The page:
British oil giant BP has announced a strong rebound in net profit for the third quarter, following a difficult year which saw the company pushed into the red due to accounting charges. The profit after taxation for the three months to September stood at $4.9 billion, compared to a net loss of $2.2 billion during the same period the previous year. However, underlying replacement cost profit, excluding exceptional items, more than halved to $3.3 billion, falling short of market expectations of around $4.0 billion.
The improved performance was mostly driven by higher refining margins and increased oil and gas production. However, lower oil and gas realizations and weak gas trading affected the underlying results. Despite the positive financial results, BP’s share price dropped by 4.5% to 502.80 pence in early morning deals, making it the biggest faller on London’s stock market.
BP’s interim chief executive, Murray Auchincloss, expressed satisfaction with the company’s solid quarter and strong operational performance, highlighting the focus on delivery. Auchincloss took over in September after former CEO Bernard Looney unexpectedly resigned due to his failure to disclose past relationships with colleagues. Auchincloss will act as interim CEO while the search for a permanent successor continues.
BP also announced a new stock buyback worth $1.5 billion. However, the share price decline suggests that investors were not impressed by this move. Analyst Richard Hunter from Interactive Investor noted that while the quarterly performance was improved, there were concerns over lower oil and gas realizations and weak gas trading.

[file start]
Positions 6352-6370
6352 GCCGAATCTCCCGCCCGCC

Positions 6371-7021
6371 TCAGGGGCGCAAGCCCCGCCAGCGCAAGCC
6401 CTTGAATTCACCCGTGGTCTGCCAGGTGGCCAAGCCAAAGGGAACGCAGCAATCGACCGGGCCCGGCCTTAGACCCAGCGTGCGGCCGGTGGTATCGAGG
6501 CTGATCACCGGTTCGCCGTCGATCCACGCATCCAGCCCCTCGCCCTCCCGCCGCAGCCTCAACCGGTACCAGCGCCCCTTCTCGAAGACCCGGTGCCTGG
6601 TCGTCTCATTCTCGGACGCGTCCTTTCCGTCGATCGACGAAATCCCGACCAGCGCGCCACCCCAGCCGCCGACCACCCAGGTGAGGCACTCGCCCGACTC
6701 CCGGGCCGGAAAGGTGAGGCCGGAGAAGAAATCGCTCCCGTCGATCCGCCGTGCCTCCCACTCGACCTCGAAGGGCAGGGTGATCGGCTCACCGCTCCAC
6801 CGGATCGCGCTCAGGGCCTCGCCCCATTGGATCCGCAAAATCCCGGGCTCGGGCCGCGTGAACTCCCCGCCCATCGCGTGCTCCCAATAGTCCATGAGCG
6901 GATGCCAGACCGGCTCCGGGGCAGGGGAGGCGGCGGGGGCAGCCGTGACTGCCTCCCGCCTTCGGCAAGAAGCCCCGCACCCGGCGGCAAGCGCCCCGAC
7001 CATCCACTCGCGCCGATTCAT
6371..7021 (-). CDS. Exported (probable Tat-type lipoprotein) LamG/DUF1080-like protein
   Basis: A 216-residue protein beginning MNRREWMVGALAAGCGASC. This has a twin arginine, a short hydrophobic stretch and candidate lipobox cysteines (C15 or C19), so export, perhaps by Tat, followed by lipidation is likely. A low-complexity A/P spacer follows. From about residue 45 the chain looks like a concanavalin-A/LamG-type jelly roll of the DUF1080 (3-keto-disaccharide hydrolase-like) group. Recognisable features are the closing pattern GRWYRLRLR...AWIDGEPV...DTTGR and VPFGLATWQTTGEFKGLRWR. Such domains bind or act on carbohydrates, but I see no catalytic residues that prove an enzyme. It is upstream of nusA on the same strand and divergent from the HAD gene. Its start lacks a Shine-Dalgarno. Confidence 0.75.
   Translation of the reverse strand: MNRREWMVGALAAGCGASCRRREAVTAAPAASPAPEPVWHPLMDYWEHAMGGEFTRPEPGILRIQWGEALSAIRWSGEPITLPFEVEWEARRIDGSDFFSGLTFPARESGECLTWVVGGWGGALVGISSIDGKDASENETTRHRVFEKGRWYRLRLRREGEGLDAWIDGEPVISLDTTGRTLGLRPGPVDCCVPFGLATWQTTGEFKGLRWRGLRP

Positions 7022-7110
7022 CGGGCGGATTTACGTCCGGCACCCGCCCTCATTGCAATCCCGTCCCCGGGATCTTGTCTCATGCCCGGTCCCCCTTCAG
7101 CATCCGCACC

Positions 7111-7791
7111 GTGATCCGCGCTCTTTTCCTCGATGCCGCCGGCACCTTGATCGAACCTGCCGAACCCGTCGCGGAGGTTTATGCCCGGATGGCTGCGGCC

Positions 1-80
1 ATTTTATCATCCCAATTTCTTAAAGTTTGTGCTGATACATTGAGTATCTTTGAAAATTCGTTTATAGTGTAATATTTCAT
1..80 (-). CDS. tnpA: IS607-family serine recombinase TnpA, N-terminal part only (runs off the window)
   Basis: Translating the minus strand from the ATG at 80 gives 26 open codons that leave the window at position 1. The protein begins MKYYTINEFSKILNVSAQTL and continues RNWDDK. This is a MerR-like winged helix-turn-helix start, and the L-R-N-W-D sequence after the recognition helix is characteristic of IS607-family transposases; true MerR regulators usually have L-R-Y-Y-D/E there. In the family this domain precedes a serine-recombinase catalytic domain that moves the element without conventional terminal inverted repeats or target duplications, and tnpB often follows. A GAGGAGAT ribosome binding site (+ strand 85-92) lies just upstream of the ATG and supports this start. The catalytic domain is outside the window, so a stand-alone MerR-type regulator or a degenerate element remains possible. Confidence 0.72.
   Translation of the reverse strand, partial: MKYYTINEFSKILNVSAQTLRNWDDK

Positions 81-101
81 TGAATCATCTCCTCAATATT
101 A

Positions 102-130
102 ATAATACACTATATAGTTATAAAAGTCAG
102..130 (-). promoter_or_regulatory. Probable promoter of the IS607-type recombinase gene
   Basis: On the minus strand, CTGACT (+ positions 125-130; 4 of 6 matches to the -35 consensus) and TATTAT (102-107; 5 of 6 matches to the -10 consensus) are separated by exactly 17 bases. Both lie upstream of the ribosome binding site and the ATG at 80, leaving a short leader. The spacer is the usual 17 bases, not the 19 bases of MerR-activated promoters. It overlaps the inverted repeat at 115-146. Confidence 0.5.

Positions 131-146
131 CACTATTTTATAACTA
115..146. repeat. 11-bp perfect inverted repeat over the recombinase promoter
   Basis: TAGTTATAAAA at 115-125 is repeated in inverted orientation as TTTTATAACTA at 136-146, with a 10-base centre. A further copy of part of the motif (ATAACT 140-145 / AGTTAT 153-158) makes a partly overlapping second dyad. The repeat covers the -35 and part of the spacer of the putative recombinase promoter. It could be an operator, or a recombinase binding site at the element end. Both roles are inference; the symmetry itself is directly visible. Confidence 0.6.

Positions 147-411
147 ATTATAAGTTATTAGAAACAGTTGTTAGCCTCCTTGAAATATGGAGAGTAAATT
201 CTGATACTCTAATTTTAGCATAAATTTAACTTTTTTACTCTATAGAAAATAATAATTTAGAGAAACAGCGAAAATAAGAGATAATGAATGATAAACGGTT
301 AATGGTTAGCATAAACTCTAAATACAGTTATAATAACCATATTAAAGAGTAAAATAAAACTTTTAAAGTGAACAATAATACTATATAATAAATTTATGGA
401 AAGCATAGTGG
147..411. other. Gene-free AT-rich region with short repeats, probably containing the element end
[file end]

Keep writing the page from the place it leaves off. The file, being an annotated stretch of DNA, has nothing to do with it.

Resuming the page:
Looney, who left his position as CEO after less than four years, successfully led BP through a challenging period marked by volatile oil prices due to the Covid-19 pandemic and Russia’s invasion of Ukraine. He faced criticism from environmentalists who accused BP and other companies in the sector of not doing enough to transition away from fossil fuels.
Looney assumed the top role in February 2020, shortly before the 10th anniversary of the Deepwater Horizon oil spill in the Gulf of Mexico, which was the worst oil spill in US history. BP’s strong rebound in net profit for the third quarter demonstrates the company’s ability to recover from challenging situations and its commitment to delivering returns for shareholders. However, concerns remain about the company’s ability to adapt to the energy transition and the need for a permanent CEO to steer BP’s future direction.
More detail via Malay Mail here… ( Image via Malay Mail )